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Anorexia nervosa in adults and adolescents: The refeeding syndrome

INTRODUCTION AND DEFINITION — Weight gain is the cornerstone of treatment for patients with anorexia nervosa (AN) [1,2]. However, serious and potentially fatal complications can arise when refeeding patients with AN. The refeeding syndrome is defined as the clinical complications that occur as a result of fluid and electrolyte shifts during nutritional rehabilitation of malnourished patients [3]. Patients who weigh less than 70 percent of ideal body weight or lose weight rapidly are at greatest risk for the syndrome. One case series reported an incidence of six percent in adolescents hospitalized for treatment of AN [4].

Patients other than those with AN are at risk for the refeeding syndrome [5]. These include oncology patients undergoing chemotherapy, malnourished elderly patients, certain postoperative patients, and homeless or alcoholic patients who have not eaten for many days.

PATHOGENESIS OF THE REFEEDING SYNDROME — In significantly malnourished patients, the initial stage of oral, enteral, or parenteral nutritional replenishment causes electrolyte and fluid shifts that may precipitate disabling or fatal medical complications [3,6-11]. The refeeding syndrome is marked by:

  • Hypophosphatemia
  • Hypokalemia
  • Hypomagnesemia
  • Vitamin (eg, thiamine) and trace mineral deficiencies
  • Volume overload
  • Edema

The risk of developing the refeeding syndrome is directly related to the amount of weight loss during the current episode and the rapidity of the weight restoration process [7-9,12]. Thus, patients who weigh less than 70 percent of their ideal body weight require hospitalization for the initial stage of nutritional replenishment. Other risk factors for the syndrome include low levels of phosphate, potassium, or magnesium prior to refeeding the patient; and little or no nutritional intake for the previous 5 to 10 days. Patients are at the highest risk for the refeeding syndrome in the first two weeks of nutritional replenishment and weight gain [9]. The risk progressively dissipates over the next few weeks.

MEDICAL COMPLICATIONS — Medical complications that occur as a result of fluid and electrolyte shifts during nutritional rehabilitation of malnourished patients involve multiple organ systems [1,6,7,9,10]. Management of these complications may include reducing the rate of nutritional support and correcting hypophosphatemia, hypokalemia, and hypomagnesemia. (See 'Prevention and management' below.)

Cardiovascular — Most fatalities that occur because of the refeeding syndrome are due to cardiac complications, including impaired contractility, decreased stroke volume, heart failure, and arrhythmias [7,10]. Atrophy of the heart during starvation renders the patient more vulnerable to fluid overload and heart failure. Sodium and fluid retention can also increase circulatory volume and lead to volume overload in patients with cardiac atrophy, and thiamine (vitamin B1) deficiency may also contribute to heart failure [9]. Electrocardiograms, echocardiograms, and consultation with the cardiology service should be obtained as indicated by the patient's clinical status. Heart failure is discussed separately.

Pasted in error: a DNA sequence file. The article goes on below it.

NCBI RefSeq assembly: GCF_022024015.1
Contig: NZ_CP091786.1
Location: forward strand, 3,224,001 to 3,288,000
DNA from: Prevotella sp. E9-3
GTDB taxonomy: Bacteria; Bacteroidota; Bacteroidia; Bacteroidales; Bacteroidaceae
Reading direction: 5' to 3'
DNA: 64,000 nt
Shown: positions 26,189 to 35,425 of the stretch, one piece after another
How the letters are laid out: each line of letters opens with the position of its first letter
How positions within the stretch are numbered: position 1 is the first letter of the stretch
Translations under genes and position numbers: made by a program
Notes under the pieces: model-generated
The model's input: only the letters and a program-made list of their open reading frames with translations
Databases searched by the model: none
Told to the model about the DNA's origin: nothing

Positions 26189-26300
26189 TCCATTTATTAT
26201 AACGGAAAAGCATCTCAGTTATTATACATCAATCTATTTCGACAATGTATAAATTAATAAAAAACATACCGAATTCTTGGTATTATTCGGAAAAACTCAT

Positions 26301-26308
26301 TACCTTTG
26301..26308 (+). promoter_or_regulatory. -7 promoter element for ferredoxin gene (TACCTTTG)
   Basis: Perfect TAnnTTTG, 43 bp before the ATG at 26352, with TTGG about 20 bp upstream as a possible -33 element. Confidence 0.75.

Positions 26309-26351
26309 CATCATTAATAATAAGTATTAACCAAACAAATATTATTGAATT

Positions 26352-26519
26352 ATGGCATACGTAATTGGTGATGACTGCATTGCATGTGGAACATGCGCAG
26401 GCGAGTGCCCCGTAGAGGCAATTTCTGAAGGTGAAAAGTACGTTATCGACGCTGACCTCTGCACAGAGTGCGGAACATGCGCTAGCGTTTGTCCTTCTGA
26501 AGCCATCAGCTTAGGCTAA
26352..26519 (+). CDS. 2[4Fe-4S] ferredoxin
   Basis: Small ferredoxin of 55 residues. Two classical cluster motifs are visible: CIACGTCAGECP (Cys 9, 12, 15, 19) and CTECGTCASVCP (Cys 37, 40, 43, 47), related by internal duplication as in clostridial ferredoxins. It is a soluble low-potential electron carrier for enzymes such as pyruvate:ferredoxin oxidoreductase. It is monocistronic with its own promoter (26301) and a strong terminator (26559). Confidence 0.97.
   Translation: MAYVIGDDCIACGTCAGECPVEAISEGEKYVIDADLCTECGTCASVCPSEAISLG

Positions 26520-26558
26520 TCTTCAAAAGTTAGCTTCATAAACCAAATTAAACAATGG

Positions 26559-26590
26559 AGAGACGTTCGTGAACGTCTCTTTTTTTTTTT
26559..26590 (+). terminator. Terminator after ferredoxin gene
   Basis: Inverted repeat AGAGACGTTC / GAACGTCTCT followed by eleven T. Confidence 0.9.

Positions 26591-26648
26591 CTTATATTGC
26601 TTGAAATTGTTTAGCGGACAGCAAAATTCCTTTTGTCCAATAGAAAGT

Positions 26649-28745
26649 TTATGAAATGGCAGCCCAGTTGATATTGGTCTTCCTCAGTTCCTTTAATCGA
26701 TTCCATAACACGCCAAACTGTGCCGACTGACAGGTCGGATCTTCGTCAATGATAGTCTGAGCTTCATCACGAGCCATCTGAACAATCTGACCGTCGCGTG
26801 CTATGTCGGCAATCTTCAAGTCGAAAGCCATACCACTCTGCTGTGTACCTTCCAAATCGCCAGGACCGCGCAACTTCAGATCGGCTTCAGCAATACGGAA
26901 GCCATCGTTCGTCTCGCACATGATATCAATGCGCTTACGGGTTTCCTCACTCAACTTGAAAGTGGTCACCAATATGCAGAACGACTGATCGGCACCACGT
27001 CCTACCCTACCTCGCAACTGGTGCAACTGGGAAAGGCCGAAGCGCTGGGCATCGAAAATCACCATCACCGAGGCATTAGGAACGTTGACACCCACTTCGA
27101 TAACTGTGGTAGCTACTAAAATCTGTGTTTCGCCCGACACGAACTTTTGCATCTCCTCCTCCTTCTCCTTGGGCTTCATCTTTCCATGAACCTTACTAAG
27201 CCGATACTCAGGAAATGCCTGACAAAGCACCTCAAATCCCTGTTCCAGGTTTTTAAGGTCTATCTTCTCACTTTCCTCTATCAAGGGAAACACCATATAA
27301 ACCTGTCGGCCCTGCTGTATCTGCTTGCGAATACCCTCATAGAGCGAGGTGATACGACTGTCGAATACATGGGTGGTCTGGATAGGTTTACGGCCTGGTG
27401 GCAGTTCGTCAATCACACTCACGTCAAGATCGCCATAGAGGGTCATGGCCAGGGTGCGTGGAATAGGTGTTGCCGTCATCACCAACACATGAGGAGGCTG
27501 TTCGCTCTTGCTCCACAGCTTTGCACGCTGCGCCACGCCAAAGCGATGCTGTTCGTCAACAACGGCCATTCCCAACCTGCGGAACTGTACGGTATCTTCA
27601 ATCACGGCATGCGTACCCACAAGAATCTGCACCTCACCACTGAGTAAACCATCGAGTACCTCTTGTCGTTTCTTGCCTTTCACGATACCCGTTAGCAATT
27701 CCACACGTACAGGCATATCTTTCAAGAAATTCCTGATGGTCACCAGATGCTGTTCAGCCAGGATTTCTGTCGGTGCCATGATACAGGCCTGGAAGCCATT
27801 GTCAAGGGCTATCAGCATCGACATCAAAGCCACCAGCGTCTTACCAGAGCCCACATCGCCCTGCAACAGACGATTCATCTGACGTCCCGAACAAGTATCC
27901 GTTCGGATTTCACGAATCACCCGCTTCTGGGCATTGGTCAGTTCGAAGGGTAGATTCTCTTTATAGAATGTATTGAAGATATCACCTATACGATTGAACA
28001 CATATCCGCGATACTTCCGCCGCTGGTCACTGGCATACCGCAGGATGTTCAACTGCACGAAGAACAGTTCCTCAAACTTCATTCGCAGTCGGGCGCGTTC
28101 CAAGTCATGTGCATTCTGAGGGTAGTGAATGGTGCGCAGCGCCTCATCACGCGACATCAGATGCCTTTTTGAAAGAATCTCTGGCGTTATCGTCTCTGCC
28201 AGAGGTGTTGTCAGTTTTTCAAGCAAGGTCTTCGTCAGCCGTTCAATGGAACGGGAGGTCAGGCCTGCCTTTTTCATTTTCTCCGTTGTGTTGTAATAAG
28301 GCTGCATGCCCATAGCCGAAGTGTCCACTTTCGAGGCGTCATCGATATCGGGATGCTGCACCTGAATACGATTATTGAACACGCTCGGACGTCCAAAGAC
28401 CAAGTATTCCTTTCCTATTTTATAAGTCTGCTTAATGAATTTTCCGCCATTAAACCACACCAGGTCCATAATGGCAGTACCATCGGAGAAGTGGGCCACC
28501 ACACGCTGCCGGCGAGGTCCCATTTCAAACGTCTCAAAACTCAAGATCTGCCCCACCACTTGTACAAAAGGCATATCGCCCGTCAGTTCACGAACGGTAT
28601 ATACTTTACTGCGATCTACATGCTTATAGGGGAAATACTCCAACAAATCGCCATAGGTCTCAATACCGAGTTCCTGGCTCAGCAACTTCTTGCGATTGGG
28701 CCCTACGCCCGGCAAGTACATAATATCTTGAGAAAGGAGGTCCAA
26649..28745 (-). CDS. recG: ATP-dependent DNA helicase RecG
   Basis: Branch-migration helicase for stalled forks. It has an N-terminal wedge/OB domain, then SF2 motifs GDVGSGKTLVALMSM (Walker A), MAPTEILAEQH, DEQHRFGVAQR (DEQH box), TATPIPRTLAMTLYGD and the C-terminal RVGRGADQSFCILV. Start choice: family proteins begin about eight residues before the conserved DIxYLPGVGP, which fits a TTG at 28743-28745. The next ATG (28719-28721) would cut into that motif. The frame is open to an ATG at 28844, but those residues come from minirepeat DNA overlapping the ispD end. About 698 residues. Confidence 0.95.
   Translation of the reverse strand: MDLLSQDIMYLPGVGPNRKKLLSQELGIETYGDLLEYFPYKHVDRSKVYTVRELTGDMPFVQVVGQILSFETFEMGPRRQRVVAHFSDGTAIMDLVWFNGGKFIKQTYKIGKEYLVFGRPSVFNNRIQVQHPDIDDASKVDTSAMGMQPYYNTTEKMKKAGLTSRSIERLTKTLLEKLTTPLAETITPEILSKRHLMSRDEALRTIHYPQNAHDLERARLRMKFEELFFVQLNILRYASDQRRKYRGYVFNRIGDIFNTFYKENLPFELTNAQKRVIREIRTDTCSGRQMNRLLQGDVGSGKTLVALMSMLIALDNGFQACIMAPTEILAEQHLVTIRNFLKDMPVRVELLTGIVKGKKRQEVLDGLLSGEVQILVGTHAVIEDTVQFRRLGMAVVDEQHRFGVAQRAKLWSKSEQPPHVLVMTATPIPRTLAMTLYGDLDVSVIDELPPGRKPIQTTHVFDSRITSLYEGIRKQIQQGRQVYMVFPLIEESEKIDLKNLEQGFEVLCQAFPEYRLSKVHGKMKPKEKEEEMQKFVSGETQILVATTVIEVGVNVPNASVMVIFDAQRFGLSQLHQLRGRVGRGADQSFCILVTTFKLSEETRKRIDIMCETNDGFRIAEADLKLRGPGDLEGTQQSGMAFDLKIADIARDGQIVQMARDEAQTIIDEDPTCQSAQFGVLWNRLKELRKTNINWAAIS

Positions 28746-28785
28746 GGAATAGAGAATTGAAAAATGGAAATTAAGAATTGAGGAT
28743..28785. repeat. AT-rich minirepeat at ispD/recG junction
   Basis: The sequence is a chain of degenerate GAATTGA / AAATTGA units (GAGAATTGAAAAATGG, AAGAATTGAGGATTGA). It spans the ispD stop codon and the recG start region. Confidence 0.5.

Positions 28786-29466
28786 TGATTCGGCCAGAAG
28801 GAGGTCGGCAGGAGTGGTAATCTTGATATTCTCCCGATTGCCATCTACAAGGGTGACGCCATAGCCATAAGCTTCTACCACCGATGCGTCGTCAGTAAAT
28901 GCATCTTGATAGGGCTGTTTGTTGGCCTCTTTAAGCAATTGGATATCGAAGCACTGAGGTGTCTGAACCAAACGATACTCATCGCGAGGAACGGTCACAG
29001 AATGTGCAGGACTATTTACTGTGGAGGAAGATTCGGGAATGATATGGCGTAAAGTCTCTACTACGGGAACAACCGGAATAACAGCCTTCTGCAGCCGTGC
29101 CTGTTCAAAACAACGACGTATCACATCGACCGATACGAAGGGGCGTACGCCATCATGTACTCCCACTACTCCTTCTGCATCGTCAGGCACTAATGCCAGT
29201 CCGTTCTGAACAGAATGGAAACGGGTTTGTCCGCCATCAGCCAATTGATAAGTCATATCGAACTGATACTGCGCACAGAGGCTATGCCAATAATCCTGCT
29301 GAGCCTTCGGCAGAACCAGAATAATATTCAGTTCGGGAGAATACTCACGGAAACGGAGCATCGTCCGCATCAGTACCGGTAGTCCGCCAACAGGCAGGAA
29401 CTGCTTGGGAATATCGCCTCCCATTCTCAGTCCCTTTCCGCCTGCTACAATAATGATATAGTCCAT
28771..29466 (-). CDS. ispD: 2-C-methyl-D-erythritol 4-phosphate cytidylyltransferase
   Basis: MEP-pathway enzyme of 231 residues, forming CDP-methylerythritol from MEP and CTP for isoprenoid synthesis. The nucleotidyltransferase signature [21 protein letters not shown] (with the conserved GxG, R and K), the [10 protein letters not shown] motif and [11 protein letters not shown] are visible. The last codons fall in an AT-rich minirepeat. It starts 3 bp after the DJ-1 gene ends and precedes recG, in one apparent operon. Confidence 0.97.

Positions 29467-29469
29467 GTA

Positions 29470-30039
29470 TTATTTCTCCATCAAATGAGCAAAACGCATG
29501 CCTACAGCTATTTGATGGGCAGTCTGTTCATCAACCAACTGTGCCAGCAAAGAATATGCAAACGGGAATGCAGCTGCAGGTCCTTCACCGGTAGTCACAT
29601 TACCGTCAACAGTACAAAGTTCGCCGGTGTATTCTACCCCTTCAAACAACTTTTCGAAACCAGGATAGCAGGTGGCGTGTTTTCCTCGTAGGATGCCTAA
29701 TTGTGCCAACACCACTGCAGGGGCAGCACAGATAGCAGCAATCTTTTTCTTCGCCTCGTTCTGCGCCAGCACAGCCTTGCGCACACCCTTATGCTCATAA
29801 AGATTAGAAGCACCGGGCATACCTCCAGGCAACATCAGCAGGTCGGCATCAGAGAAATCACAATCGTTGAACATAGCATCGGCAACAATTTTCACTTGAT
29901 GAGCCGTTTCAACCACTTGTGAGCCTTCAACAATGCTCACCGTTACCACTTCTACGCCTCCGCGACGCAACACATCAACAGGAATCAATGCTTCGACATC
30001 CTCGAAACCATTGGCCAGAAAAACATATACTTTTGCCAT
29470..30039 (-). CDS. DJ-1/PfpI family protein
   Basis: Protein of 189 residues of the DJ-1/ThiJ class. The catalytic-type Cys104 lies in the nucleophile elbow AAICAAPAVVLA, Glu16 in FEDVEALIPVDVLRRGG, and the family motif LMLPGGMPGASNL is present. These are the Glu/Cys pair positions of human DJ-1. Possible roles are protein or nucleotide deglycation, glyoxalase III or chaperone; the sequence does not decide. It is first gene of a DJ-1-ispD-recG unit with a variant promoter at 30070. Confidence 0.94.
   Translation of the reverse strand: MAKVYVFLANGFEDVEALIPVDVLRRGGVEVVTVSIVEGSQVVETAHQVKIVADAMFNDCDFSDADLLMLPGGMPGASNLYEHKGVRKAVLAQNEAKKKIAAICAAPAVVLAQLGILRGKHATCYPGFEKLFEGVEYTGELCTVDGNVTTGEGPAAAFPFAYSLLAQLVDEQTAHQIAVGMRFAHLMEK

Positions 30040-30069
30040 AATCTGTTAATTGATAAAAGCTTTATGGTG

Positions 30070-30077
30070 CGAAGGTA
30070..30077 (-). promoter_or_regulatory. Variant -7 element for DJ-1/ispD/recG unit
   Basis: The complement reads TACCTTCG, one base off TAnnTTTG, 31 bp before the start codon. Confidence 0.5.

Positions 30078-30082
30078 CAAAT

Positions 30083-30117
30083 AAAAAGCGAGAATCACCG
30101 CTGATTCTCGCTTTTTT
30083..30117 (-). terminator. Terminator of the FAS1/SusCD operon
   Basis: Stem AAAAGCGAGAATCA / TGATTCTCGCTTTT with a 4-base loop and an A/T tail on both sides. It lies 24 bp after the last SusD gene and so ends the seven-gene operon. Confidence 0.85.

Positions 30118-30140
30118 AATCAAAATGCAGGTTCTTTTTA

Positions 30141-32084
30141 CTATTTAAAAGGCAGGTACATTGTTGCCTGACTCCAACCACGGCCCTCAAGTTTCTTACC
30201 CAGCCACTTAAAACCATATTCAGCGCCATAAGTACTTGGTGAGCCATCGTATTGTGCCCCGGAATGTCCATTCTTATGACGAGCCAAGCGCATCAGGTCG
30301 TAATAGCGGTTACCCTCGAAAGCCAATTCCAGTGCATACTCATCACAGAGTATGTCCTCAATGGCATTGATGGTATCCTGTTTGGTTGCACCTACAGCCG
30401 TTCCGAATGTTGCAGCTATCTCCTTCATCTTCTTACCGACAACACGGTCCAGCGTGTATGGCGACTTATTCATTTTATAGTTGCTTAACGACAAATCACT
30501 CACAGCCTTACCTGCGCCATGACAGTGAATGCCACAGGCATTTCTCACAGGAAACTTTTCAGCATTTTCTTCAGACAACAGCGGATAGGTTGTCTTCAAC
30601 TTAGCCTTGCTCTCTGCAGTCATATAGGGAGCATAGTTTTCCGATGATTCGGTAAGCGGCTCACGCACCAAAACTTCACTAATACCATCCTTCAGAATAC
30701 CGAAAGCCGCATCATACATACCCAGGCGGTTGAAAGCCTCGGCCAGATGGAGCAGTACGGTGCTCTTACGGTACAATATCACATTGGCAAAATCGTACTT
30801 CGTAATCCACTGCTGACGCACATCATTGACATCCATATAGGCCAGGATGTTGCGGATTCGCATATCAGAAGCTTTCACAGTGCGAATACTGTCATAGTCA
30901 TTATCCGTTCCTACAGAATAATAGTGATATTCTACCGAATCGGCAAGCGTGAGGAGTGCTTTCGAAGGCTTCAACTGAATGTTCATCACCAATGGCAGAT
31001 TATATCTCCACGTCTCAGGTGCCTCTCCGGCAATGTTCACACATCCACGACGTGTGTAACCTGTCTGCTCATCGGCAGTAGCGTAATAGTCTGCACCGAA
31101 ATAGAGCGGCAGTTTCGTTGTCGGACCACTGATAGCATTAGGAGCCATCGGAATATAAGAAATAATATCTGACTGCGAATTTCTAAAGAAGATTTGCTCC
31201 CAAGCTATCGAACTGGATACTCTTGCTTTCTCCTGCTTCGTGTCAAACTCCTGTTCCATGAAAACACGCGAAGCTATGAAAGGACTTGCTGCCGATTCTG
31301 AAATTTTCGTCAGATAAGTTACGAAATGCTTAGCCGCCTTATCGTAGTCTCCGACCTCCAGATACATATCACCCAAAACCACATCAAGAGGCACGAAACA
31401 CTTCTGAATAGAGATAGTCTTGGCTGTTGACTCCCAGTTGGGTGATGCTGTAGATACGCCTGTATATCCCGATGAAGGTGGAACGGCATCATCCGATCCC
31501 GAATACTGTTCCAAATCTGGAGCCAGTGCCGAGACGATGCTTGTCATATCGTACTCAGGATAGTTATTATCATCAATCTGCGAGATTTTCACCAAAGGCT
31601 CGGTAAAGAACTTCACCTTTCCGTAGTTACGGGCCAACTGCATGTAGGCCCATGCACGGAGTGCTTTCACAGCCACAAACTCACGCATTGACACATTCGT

Bradycardia is expected with AN [1,13,14]. A normal heart rate may in fact be a harbinger of cardiac compromise in these patients. During the early stages of refeeding, a heart rate > 70 beats per minute may suggest heart failure and the refeeding syndrome.

Hypertension, hypotension, and peripheral edema may also occur during the refeeding syndrome [7,10]. An overview of hypertension, hypotension in the context of shock, and diagnosis and treatment of edema are discussed separately.

Pulmonary — Impaired diaphragmatic contractility due to overall weakness or to hypophosphatemia may occur, leading to dyspnea and impaired respiratory function. Respiratory failure and the need for mechanical ventilation are rare [7,10]. Heart failure may secondarily lead to respiratory symptoms and failure.

Muscular — Impaired contractility, weakness, myalgia, and tetany may occur [7]. Hypophosphatemia may also cause rhabdomyolysis, which is suggested by an abnormally high creatinine phosphokinase (CPK)

Gastrointestinal — Liver function tests may be elevated, and several gastrointestinal symptoms may develop.

Liver function tests, including aspartate aminotransferase (AST), alanine aminotransferase (ALT), alkaline phosphatase, and bilirubin, are mildly elevated during the first few weeks of refeeding the patient due to excessive calories and fat deposition [9,15]. These elevations are usually not clinically significant and resolve by reducing the rate of nutritional replenishment. More calories may be reintroduced at a later date once the liver tests have normalized. However, malnutrition and hepatic apoptosis can also elevate liver enzymes, which normalize with nutritional replenishment.